Saturday, May 18, 2013

Mother's Day 2013

On Mother's Day, like every other day, I am acutely aware of how blessed I truly am.  My husband is my best friend; our three boys, miracles.  We have happy, healthy, children.  Our needs are met.  We are, indeed, blessed.

When people learn about Josiah (and his Down syndrome), some say "I don't know how you do it."  When they learn about the prenatal diagnosis, "you must have been devastated."  When they learn of those early months and the heart issues - "that must have been awful."  These are not uncommon statements.  Matter of fact, they are quite commonplace amongst new friends.

Do what???  We simply raise our children.  We try to make the best lives possible for our family.  The prenatal diagnosis was not devastating, it pushed us to educate ourselves.  It pushed us to prepare in a way unlike with our first two boys.  We were not devastated; we were grateful for the knowledge and opportunity for growth.  The heart issues were not awful.  It was a serious issue that was fixed (with the amazing help of a few very special people).  Josiah's heart was changed from broken to whole.  The ending was anything but awful.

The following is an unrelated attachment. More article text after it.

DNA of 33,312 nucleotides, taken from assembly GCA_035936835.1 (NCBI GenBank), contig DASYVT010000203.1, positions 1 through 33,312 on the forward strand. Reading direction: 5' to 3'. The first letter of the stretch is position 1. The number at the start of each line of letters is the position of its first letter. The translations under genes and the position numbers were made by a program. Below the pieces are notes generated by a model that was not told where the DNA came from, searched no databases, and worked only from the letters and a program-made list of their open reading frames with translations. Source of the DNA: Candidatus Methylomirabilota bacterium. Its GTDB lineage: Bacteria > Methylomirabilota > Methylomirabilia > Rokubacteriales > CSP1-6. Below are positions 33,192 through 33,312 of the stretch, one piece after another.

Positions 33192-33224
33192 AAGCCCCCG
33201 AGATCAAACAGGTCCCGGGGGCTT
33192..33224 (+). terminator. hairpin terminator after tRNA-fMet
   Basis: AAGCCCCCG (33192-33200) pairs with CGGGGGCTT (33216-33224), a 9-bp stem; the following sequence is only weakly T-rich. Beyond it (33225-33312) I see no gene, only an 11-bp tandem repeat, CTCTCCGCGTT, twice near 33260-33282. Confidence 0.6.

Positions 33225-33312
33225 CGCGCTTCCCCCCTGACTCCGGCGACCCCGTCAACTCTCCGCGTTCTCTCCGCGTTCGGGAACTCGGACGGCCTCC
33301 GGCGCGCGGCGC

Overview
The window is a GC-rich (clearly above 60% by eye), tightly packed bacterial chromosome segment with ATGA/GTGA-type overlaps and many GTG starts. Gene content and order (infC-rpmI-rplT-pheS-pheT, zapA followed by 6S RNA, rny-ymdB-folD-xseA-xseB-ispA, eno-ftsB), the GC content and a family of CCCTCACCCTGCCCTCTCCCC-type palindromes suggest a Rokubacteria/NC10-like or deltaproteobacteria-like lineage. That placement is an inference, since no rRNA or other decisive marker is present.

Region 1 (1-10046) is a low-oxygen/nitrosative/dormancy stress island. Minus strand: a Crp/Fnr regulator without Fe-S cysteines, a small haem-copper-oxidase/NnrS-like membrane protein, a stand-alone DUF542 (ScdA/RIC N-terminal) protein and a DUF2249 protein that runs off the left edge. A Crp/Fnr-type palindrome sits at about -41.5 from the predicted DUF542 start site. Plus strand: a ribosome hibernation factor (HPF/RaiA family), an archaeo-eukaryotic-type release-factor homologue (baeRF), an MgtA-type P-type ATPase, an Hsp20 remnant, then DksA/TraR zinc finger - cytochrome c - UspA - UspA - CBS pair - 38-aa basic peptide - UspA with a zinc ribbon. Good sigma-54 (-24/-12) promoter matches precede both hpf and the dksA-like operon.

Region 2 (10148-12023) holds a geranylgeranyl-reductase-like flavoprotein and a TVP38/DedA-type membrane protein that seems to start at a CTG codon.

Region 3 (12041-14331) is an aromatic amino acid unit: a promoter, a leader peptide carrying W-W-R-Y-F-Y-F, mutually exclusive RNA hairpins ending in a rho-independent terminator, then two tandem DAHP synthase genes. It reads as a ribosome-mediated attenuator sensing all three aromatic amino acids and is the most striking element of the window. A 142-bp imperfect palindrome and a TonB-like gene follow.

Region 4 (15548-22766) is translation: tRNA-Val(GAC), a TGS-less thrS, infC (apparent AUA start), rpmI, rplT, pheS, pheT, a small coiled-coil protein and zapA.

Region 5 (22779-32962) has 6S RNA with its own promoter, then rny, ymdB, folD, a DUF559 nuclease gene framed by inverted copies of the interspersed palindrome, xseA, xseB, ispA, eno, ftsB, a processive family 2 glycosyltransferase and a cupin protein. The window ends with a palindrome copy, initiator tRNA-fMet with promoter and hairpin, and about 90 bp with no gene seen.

I don't think I do anything special.  Each day, C & I awake and do the best we can.  Sometimes we yell.  Sometimes we scream.  Sometimes we cry.  Sometimes we laugh.  Always, we protect and love each other and our children.  We go to doctor's appointments.  We juggle school and social commitments.  We try to balance stress and play.  We can't always afford to do the things we'd like but at the end of the day we are satisfied with all we have.  I am not special.  Our family is not extraordinary.

Let me tell you about someone that is extraordinary.  I shall simply call her J.

J lost a father during her vulnerable adolescent years.  Her Dad was 50.  She would complete High School and College, without the admiration of a father in the audience.  She would marry; a dear family friend would walk her down the aisle.  She would dance her first dance without her Daddy's arms.  She would have four children.  She would bury two: one at two weeks, the other at 50.

She would love her children unconditionally.  Her grandchildren would look forward to every moment shared.  She would always say "I love you" to her husband before he retired for the night.  She would hug first, and last.  She would make everyone who knows her, look at her with admiration.

Well into her 70's, J remembers what is important.  She remembers the Lord in everything she does.  She gives thanks for everything, and asks for nothing.  She sacrifices first.  She 'takes' last.  She is a true gift.  May she live for many years to come.

If I live until eternity, may I become half the mother (and woman) she has demonstrated herself to be.

Always remember: Live well.  Laugh often.  Hurt never.  Be grateful always.

I hope you had a wonderful Mother's Day.

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